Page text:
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UCI asks Aussie Olympic chief to name investigative panel

  • By Andrew Hood
  • Published Nov. 7, 2012
Australian Olympic Committee president John Coates, shown at a 2012 press conference in Sydney, is to help choose a panel to investigate the UCI's links to the Lance Armstrong doping case. Photo: Greg Wood | AFP

World governing body also seeks consultation with ‘stakeholders’

AIGLE, Switzerland (VN) — Cycling’s governing body made moves Wednesday to try to bolster its battered credibility with two initiatives it hopes will help it regain its footing in the wake of the Lance Armstrong doping scandal.

The UCI has stubbornly resisted making any sort of public acknowledgement that it was asleep at the wheel during cycling’s EPO era, but two moves Wednesday indicate that the UCI is not turning a deaf ear to growing criticism of its ability to steer the sport.

On Wednesday, the UCI appointed Australian John Coates, president of the International Council of Arbitration for Sport, to recommend who will sit on a three-member commission that the UCI agreed to appoint last month.

Coates, 62, is also president of the Australian Olympic Committee and a member of the arbitration panel for the Court of Arbitration for Sport (CAS), the “supreme court” and final stop for disputes in sport.

The three-member panel will be charged with investigating claims of corruption and cover-up during the Armstrong scandal, but many question how independent the panel will be with the UCI insisting on retaining control of who will participate in the internal investigation.

The UCI on Wednesday insisted the body would remain independent and enjoy complete freedom during its inquiry. According to the UCI, the chair will be a “respected senior lawyer; the second will be a forensic accountant … and the third will be an experienced sports administrator.”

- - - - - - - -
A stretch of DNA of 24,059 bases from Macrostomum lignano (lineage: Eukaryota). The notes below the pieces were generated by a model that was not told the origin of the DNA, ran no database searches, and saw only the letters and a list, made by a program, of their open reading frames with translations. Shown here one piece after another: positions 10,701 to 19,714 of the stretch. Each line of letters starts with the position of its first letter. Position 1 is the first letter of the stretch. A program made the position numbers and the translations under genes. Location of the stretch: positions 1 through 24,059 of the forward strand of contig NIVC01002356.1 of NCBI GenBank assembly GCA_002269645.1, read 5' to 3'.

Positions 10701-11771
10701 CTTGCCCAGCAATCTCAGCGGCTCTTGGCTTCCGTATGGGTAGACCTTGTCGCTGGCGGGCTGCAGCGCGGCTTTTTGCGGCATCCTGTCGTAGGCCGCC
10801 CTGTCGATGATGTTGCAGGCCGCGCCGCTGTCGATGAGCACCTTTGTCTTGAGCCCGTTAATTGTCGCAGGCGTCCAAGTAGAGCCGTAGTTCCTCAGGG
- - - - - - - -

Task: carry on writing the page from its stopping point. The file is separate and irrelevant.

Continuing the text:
“The purpose of this independent commission is to look at the finding of the USADA report and ultimately to make conclusions and recommendations that will enable the UCI to restore confidence in the sport of cycling and in the UCI as its governing body,” UCI president Pat McQuaid said in a press statement.

A deadline for the final report with recommendations has been set for June 1, 2013.

Also Wednesday, the UCI called for what it characterized as a “wide-ranging consultation exercise involving all the stakeholders in the sport.”

According to the UCI, the review will begin in the spring of 2013 and will be conducted parallel to the independent review, with the involvement of “all stakeholders” in how to move the sport forward.

“All stakeholders will be invited to participate in this consultation, which will also look at measures to continue the process of globalizing the sport, encourage wider participation and ways to make the sport even more interesting for spectators,” McQuaid said in a release. “We must all work together to recover from the damage (that) the Armstrong affair has undoubtedly done to our sport, the sport we all love and cherish.”

The UCI promised more details would be forthcoming about the so-called review before the end of 2012.

The world governing body has come under intense fire from critics following the U.S. Anti-Doping Agency’s case against Armstrong and the widespread doping ring.

The UCI has vigorously denied allegations of cover-ups, bribes and corruption at the highest levels of the sport, but those doubts are clearly what prompted the organization to make its moves this week.